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Discussion Starter · #1 ·
Alright how many of you clean chimneys? We build a lot of chimneys through out the year and clean a handful. usually just friends and old customers. I have never been a big fan of doing them since its usually based around the worst time of year when I am already running around like a chicken with my head cut off. this year I did more then normal and did several chimneys that needed some big repairs. A few of them needed liners etc. I used to refer people to a chimney sweep in the area but I think I might start doing them.

My question is this. How many of you do them and do you carry the certification.
How often do you land the extras? liners, new caps, repointing.
Last but not least is it worth the headache?
 

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A couple hundred bucks to sweep a chimney with the chance of scamming someone for a liner .....hell no. Would have to do 5 a day minimum. Kiss my ass on that.

If you have a system it would work, but that system is tons of leads, dispatch, vans running from house to house, inventory, proper training ect. How do you sweep a chimney on a 12 pitch 35' in the air on an up and over? :no:
 

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A couple hundred bucks to sweep a chimney with the chance of scamming someone for a liner .....hell no. Would have to do 5 a day minimum. Kiss my ass on that.

If you have a system it would work, but that system is tons of leads, dispatch, vans running from house to house, inventory, proper training ect. How do you sweep a chimney on a 12 pitch 35' in the air on an up and over? :no:


From the bottom up if you'd like or proper ladders/scaffolding and fee schedule :thumbup:

I've been doing liners since 1983 and learned the trade under the direction of a certified sweep and manufacturer technical teams. It's been one of the most lucrative additions to my business plan and I actually enjoy doing them.

You definitely need to learn the technical aspects of working with the many forms of fuel fired appliances... gas, oil ,wood, etc..., proper sizing and material selections to provide safe, code approved installations. But, it's well worth the effort in the long run IMO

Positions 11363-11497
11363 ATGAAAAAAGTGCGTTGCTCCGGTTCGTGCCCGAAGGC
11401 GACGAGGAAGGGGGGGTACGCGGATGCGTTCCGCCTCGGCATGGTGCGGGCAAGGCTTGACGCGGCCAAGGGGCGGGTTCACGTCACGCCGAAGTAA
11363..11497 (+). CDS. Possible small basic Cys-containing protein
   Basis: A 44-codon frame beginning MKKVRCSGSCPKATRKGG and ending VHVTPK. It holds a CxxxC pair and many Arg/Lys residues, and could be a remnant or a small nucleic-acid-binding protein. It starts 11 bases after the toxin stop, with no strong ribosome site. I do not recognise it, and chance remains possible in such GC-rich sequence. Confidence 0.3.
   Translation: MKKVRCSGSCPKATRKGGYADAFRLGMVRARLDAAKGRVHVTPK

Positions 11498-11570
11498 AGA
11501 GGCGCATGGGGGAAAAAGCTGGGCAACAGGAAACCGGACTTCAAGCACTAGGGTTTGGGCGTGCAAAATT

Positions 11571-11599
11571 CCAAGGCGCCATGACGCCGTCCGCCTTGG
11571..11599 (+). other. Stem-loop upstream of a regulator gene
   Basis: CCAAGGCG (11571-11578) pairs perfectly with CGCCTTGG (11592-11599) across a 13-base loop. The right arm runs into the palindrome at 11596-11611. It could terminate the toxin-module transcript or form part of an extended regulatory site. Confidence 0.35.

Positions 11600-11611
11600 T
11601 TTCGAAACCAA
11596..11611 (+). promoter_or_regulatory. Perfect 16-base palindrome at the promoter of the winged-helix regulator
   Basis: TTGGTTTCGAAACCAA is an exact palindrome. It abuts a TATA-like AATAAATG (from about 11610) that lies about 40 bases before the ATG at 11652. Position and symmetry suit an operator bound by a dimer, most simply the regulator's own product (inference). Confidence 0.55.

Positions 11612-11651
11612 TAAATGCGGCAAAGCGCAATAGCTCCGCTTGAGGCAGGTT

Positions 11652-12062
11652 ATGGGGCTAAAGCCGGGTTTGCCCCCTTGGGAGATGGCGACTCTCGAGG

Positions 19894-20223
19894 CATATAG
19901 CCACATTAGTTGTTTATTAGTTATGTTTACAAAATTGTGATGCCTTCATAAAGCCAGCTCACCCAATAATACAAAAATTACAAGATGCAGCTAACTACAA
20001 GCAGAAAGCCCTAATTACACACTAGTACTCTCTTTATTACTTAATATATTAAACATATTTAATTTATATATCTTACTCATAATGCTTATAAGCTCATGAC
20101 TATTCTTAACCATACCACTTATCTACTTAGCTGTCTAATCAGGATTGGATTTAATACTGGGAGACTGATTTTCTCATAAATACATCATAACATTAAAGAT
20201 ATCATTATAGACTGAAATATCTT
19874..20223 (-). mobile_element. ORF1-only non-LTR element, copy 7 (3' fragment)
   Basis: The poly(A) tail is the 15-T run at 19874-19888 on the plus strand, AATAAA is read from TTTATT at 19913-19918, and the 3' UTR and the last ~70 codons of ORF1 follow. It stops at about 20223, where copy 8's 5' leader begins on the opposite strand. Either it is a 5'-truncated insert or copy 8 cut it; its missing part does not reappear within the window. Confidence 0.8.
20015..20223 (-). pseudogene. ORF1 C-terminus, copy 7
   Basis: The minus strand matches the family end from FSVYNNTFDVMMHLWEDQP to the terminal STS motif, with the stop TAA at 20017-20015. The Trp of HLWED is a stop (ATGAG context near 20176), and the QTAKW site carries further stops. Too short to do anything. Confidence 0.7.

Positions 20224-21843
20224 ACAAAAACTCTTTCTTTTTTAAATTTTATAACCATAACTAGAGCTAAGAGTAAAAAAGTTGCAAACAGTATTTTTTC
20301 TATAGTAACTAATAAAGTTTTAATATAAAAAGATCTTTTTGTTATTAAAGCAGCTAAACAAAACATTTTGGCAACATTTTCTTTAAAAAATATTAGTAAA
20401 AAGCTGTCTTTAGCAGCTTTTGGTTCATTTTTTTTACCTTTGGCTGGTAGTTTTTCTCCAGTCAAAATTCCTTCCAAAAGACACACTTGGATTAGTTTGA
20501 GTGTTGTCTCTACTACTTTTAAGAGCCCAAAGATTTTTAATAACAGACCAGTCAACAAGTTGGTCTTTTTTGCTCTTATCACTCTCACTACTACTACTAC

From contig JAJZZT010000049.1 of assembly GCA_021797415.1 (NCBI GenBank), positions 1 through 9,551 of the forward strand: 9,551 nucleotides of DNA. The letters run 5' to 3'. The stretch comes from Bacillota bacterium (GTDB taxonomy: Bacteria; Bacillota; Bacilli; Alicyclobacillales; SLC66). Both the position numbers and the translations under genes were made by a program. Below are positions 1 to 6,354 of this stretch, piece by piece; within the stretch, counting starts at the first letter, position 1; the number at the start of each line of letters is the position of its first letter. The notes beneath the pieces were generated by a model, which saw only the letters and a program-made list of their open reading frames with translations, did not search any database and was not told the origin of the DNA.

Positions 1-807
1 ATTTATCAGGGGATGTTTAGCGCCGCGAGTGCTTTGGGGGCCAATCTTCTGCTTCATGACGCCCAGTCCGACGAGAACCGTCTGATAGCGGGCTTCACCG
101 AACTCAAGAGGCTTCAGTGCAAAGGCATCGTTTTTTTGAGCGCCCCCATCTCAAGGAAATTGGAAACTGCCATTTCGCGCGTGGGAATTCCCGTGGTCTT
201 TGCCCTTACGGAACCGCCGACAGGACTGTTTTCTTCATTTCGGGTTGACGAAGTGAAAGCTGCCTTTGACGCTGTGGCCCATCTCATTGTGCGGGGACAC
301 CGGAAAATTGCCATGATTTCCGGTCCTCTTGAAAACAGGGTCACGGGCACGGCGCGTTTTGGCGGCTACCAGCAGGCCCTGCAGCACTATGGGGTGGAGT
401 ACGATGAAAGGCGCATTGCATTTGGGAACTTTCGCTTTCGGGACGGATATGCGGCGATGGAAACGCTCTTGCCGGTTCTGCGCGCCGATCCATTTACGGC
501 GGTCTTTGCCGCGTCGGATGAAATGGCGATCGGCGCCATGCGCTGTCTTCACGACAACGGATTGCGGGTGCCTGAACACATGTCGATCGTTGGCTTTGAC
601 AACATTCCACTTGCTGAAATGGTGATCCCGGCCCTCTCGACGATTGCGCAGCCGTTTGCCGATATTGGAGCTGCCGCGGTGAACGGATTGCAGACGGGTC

I always pull the permit and get the inspection when I do them...most times anyway:whistling (my own little self certification to the customer) And, a lot of the different guys who inspect for the small towns around here don't mind me calling for a final before i'm even done. Usually less then a half day of work so most will drive on by and wave. Sometimes they ask a few questions and occasionally peak in the basement or firebox or whatever i'm lining a take a look. I will say, I don't think I ever had one climb up and check out my top terminations. They're usually a little too overweight to try that that one on for size :laughing:

I say go for it...The spillover from the masonry trade is huge. Most of my liner jobs come from spin-offs and calls i'll get for masonry chimney work anyway. And, it ain't no scam when I show you fresh video scans and pictures of your chimney lining and related issues if in fact you have them. The jobs practically sell themselves and the profit margins are quite favorable from a industry standpoint.

They'll always be crooks in the trades like JBM alludes to, but we're all not crooks that's for sure ;)
 

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My wifes uncle works for a fireplace centre/sweep company. They have one guy (the owner I believe)go out a couple times a month and do as many as he can do in an area in a day, usually between 8 & 12, charge is $80-$200 depending. Little to no materials used and if he stays in one area he uses like $40 worth of fuel... I'd say it's lucrative enough
 

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My wifes uncle works for a fireplace centre/sweep company. They have one guy (the owner I believe)go out a couple times a month and do as many as he can do in an area in a day, usually between 8 & 12, charge is $80-$200 depending. Little to no materials used and if he stays in one area he uses like $40 worth of fuel... I'd say it's lucrative enough
For 1 day, but how do you get that many every day. And wouild you want to sweep 50 chimneys a week?
 

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He doesn't do it everyday, he does it a couple times a month spring summer fall. He has a fireplace shop (selling gas and electric units, woodstoves, accessories etc...) and does installs as well as selling them. But making $2000 for a day's work with nothing out but a 1/2 tank of gas is pretty decent if you ask me. He can also sell repairs at the same time which he then subs out.